On the relevance of exports for regional output growth in China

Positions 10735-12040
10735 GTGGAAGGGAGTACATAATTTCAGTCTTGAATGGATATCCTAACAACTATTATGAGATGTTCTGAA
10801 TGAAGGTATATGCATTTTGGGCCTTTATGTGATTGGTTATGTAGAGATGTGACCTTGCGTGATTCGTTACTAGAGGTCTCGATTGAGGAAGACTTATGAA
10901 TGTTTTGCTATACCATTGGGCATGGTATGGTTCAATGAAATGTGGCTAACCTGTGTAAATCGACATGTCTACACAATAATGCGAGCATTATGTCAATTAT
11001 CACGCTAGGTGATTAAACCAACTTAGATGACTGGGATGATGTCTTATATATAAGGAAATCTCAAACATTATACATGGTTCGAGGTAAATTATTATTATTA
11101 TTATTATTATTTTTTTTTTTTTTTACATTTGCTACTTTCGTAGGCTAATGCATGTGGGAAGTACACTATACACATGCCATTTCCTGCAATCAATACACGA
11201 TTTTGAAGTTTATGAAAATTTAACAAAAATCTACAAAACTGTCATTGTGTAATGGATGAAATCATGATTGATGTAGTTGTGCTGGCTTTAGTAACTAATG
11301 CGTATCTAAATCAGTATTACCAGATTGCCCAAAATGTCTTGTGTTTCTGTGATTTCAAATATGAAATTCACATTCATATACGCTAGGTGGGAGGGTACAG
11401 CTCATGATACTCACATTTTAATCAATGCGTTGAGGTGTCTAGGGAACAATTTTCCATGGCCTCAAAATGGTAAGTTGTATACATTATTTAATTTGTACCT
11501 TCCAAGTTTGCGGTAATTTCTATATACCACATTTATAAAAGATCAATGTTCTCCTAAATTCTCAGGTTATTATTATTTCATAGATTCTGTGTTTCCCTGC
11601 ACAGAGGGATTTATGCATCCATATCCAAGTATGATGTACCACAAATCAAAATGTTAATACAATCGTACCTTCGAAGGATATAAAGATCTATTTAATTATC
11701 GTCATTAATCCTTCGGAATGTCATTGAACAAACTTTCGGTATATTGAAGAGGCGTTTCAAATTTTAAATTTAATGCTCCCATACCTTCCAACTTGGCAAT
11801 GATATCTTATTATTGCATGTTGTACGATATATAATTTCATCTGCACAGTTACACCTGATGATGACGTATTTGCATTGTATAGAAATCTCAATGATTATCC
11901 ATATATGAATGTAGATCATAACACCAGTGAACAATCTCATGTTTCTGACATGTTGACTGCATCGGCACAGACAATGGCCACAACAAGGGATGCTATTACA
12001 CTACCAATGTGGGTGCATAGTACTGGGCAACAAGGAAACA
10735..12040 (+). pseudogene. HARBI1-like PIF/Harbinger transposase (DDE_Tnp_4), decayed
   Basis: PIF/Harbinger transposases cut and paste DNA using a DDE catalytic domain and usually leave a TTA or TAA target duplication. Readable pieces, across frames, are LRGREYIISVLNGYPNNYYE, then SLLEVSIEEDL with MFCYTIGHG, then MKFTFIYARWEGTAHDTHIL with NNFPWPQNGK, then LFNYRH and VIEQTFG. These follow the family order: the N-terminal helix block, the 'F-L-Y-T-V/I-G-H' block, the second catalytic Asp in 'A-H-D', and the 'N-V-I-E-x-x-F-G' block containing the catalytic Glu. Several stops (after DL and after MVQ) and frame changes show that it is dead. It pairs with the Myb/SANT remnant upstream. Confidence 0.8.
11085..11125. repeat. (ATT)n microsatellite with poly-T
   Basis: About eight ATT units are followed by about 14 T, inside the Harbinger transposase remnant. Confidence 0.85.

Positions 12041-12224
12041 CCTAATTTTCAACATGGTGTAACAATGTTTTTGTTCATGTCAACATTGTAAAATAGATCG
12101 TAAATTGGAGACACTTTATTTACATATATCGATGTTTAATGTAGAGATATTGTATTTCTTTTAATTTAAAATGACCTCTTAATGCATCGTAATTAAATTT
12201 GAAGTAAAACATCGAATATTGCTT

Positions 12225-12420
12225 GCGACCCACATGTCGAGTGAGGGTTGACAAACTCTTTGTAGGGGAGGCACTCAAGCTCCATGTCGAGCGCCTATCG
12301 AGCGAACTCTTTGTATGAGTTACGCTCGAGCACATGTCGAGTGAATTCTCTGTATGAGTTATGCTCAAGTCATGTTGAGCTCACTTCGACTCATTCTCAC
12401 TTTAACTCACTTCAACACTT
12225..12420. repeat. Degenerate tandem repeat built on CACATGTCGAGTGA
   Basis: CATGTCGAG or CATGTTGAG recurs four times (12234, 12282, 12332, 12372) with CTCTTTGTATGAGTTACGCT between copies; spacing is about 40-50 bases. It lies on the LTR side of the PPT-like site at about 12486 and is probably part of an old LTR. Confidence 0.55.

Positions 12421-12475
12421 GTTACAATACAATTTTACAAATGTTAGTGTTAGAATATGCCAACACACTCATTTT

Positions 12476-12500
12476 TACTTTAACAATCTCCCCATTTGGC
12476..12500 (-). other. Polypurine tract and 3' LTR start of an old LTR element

Despite high economic growth during the last decades, China is still vulnerable to shocks arising from industrial states. The advanced economies determine Chinese export performance, with subsequent effects on output growth. Using a production function approach, this paper examines to which extent regional GDP growth in China is export driven. In a panel of 28 Chinese provinces, series are splitted into common and idiosyncratic components, the latter being stationary. The results indicate cointegration between the common components of GDP, the capital stock and exports. In equilibrium, exports increase GDP by more than their impact expected from the national accounts. While exports and capital are weakly exogenous, GDP responds to deviations from the long run. An adjustment pattern can be detected for almost all regions, except of some provinces in the Western part of the country.
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